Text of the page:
U.S. cable operator gross revenue will rise from $35 billion last year to more than $60 billion in 2006, and most will come from new services, a study says. But basic and enhanced basic revenue is growing only at a 4 percent rate, even with price increases, and a lot of that revenue goes to networks, not cable operators.
U.S. Cable Television Infrastructure: CATV Equipment Markets and System Trends from Allied Business Intelligence also says the share of revenue from basic and enhanced basic service — the core of cable TV — will drop from 65 percent in 2000 to 56 percent in 2006.
The study cites programming costs as a problem for cable operators. "Most of the much-maligned basic price increases are because of programming cost increases, not operator greed," says VP of Broadband Research Marc Liggio.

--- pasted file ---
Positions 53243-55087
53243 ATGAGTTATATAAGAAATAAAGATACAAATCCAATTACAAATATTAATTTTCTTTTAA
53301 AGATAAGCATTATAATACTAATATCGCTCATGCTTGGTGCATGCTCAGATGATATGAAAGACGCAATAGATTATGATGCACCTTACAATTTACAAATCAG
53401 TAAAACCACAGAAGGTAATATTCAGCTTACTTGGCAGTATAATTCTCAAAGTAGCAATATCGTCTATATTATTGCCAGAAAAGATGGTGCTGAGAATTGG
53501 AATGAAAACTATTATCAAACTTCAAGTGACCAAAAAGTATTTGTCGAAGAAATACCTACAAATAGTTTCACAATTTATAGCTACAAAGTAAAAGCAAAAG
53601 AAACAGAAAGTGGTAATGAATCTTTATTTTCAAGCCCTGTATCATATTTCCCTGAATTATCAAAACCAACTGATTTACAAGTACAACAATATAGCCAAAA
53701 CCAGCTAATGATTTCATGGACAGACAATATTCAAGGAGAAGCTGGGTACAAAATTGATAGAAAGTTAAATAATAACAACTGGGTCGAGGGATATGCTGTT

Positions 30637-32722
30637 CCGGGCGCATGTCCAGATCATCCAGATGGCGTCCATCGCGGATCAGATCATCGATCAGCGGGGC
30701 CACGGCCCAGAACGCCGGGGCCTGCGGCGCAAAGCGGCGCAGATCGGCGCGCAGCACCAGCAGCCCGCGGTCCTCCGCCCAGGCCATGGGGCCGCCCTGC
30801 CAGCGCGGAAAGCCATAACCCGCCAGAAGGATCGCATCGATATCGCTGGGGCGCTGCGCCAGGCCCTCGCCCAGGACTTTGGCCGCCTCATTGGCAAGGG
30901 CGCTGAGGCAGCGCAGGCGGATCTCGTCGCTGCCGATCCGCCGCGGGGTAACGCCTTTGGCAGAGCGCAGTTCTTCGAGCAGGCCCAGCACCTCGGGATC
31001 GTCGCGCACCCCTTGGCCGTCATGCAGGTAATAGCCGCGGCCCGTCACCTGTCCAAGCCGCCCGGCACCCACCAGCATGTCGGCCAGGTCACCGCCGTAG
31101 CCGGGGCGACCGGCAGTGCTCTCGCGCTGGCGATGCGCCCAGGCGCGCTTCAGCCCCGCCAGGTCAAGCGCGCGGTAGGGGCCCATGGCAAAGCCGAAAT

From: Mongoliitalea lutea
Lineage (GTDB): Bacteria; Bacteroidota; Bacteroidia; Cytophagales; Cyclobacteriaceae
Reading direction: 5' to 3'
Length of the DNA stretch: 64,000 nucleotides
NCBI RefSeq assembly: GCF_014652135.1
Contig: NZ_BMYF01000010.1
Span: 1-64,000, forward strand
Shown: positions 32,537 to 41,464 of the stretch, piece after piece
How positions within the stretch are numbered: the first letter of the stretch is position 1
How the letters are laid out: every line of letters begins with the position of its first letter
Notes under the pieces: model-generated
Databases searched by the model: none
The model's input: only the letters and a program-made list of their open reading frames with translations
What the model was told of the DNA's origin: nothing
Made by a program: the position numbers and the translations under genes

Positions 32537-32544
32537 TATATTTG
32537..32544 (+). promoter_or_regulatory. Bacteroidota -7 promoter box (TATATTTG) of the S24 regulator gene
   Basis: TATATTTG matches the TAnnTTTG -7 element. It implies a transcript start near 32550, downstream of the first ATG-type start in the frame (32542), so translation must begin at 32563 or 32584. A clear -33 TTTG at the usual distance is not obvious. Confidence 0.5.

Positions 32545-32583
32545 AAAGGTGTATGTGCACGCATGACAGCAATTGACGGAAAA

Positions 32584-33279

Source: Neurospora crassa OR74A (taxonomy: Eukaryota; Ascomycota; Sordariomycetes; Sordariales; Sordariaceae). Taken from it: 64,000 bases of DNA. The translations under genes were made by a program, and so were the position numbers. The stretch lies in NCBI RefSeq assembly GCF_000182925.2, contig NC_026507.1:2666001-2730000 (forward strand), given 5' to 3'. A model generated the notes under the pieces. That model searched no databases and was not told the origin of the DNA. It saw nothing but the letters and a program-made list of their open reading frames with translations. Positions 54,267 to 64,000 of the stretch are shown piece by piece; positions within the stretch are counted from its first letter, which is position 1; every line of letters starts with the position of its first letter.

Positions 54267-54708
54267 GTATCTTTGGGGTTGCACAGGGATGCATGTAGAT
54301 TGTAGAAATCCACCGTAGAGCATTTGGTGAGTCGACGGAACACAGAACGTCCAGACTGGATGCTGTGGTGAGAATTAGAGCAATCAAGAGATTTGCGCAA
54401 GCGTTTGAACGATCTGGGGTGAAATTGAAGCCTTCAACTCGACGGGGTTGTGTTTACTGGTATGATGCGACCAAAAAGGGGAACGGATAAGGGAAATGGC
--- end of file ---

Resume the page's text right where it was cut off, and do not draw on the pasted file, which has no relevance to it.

The good news — new services offer operators much better gross margins: Cable modems provided operators with more than $1 billion in 2000 revenue, but the incremental cash flow can reach 70 percent, a number that will go beyond $5 billion in 2006, it says. And digital revenue will go from less than $1 billion to more than $4 billion in that time.